Skip to main content

Understanding the Japanese Women's Olympic Team Selection Standings

by Brett Larner

Japan's qualification process for the Rio Olympics marathon wrapped up with a bang at yesterday's Nagoya Women's Marathon, with Tomomi Tanaka (Daiichi Seimei) getting payback for being left off of last year's Beijing World Championships team in favor of a runner from the Tenmaya corporate team by beating Tenmaya's Rei Ohara by one second in 2:23:19 to take what is almost definitely the last place on the Rio team.  Last week JRN detailed the situation regarding the Rio men's team candidates.  The women's situation looks more clear-cut but it's worth a quick review to see who the most likely names are for Thursday's Olympic team lineup announcement.  Click any race for detailed results.

Beijing World Championships Women's Marathon, Aug. 30
7. Mai Ito (Otsuka Seiyaku) - 2:29:48
13. Sairi Maeda (Daihatsu) - 2:31:46
14. Risa Shigetomo (Tenmaya) - 2:32:37

Under the JAAF's selection criteria this time around the only chance Japanese women had to guarantee themselves a place on the Rio team was by making the top eight at August's Beijing World Championships, a bafflingly easy target considering their history.  Mai Ito (Team Otsuka Seiyaku) duly pulled off a 7th place finish to secure a position.

Saitama International Women's Marathon, Nov. 15
2. Kaori Yoshida (Runners Pulse) - 2:28:43 - PB
4. Yoko Shibui (Mitsui Sumitomo Kaijo) - 2:31:06

Moving out to the suburban wildlands of Saitama this year from its past homes in downtown Yokohama and Tokyo, the first women's domestic selection race was mostly ignored by even B-level corporate runners.  Returning from a two-year EPO suspension Kaori Yoshida (Runners Pulse) ran a PB 2:28:43 to take the top Japanese position, but with the JAAF setting an Olympic standard of 2:22:30, only two spots left on the team and two more selection races still to come, nobody expected her to make the Rio team.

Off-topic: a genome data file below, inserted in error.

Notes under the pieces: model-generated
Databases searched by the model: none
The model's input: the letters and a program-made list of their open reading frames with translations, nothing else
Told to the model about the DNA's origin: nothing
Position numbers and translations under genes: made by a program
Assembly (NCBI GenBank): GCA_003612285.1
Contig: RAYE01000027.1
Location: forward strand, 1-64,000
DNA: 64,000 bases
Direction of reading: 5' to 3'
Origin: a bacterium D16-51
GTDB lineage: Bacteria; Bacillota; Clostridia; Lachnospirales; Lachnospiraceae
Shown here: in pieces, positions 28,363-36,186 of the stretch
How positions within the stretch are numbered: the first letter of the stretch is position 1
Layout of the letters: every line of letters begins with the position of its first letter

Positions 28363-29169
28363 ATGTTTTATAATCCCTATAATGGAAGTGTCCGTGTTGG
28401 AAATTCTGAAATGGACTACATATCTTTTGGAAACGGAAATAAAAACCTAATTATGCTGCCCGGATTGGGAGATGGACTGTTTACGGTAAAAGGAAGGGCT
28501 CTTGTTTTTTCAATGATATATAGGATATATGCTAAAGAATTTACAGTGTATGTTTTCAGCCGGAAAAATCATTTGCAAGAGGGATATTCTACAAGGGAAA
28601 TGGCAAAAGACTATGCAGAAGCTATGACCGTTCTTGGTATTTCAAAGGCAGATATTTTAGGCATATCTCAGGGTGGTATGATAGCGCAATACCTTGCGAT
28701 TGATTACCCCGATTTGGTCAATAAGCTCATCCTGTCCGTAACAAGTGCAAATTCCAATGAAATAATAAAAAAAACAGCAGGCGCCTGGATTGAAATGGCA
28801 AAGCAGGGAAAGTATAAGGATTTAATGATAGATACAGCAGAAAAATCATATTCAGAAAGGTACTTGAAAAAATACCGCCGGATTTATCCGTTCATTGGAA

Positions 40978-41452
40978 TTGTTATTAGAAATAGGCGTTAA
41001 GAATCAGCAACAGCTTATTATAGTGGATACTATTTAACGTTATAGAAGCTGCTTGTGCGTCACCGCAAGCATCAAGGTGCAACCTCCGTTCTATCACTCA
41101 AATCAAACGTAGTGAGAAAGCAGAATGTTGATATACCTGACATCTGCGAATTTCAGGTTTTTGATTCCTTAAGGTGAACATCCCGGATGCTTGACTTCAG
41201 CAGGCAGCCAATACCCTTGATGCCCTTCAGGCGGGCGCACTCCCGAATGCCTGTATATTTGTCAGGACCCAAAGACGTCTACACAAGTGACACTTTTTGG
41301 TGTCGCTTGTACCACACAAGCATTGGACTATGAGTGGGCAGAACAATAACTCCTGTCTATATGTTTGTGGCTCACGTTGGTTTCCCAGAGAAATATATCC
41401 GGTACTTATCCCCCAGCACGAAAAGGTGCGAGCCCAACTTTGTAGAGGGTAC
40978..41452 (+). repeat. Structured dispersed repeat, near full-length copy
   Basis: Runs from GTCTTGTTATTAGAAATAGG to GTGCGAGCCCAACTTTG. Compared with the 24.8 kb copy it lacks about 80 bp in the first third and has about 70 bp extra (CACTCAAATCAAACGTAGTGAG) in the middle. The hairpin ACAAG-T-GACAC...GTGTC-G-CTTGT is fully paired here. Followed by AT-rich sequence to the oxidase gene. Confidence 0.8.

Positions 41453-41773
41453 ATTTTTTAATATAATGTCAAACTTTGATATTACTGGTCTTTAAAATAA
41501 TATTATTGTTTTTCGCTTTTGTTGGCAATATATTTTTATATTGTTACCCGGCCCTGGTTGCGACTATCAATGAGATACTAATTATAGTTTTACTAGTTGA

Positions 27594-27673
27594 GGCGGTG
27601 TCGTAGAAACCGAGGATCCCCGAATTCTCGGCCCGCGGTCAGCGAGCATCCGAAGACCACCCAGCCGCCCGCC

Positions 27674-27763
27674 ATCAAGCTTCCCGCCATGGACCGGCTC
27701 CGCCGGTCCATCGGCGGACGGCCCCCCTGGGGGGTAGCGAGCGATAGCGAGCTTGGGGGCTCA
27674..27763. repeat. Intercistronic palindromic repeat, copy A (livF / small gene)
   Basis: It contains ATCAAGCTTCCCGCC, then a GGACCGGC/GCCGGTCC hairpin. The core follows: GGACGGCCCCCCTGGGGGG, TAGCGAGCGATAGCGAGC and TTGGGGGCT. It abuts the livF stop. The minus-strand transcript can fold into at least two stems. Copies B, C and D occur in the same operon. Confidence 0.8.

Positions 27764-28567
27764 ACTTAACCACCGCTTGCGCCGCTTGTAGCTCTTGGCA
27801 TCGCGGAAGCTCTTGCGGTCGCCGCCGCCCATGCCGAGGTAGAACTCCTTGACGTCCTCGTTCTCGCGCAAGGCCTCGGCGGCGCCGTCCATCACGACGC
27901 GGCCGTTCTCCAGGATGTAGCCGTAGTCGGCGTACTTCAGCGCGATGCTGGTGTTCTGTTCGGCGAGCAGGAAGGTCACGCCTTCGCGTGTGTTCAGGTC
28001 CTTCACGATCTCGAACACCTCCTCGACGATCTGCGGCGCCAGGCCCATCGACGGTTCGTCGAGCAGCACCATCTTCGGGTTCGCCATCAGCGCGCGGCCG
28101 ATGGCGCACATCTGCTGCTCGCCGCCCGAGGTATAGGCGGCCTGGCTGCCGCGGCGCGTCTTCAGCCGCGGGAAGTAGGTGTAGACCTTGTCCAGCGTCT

Osaka International Women's Marathon, Jan. 31
1. Kayoko Fukushi (Wacoal) - 2:22:17 - PB
2. Misato Horie (Noritz) - 2:28:20

Fukushi dropped the best Japanese women's marathon performance in many years with her 2:22:17 win in Osaka, clearing the JAAF's Olympic standard.  On the podium Fukushi shouted to the audience, "I gots Rio in my pocket, y'all!" and many people in the media and public assumed she was on the team for sure, but the JAAF's refusal to confirm her position due to the wording of the selection rules kicked off weeks of controversy that saw Fukushi enter, then ultimately withdraw from, the final selection race in Nagoya.

Nagoya Women's Marathon, Mar. 13
2. Tomomi Tanaka (Daiichi Seimei) - 2:23:19 - PB
3. Rei Ohara (Tenmaya) - 2:23:20 - PB

Tanaka, left off the Beijing team last year in favor of Tenmaya runner Risa Shigetomo despite winning the Yokohama Women's selection race, ran side-by-side with Ohara over the last 5 km, the two pushing each other to negative split PBs as they tried to outdo one other.  In the last few hundred meters Tanaka finally kicked away from Ohara, taking the top position by 1 second.

You can never really put your full trust in the JAAF's decision-making, but there doesn't seem to be much question about the team lineup.  Ito is on for certain.  Yoshida's result doesn't measure up to those in Osaka and Nagoya.  With a time under the JAAF's standard and a win there is no reason Fukushi would be omitted, JAAF executive Katsumi Sakai's brilliant proclamation "It's not about winning" notwithstanding.

Is it possible, could it be possible, that there is any question between Tanaka and Ohara for the third spot?  Tanaka, coached by the most successful female coach in Japan, 1991 World Championships silver medalist Sachiko Yamashita, and Ohara, whose coach Yutaka Taketomi is one of the JAAF's senior directors of its marathon program and who has had his women on the last four Olympic marathon teams?  Any flaw the JAAF might come up with in Tanaka's run?  Anything in the way that Ohara ran in the front row of the lead pack the whole race up to 30 km while Tanaka often hung back in the second row?  Anything in how when winner Eunice Kirwa (Bahrain) made her move at 30 km Ohara was the first one to go after her while Tanaka took some time to react?  Anything at all?  Impossible, you say?  Agreed, but let's wait until Thursday night to pop the cork on the champagne.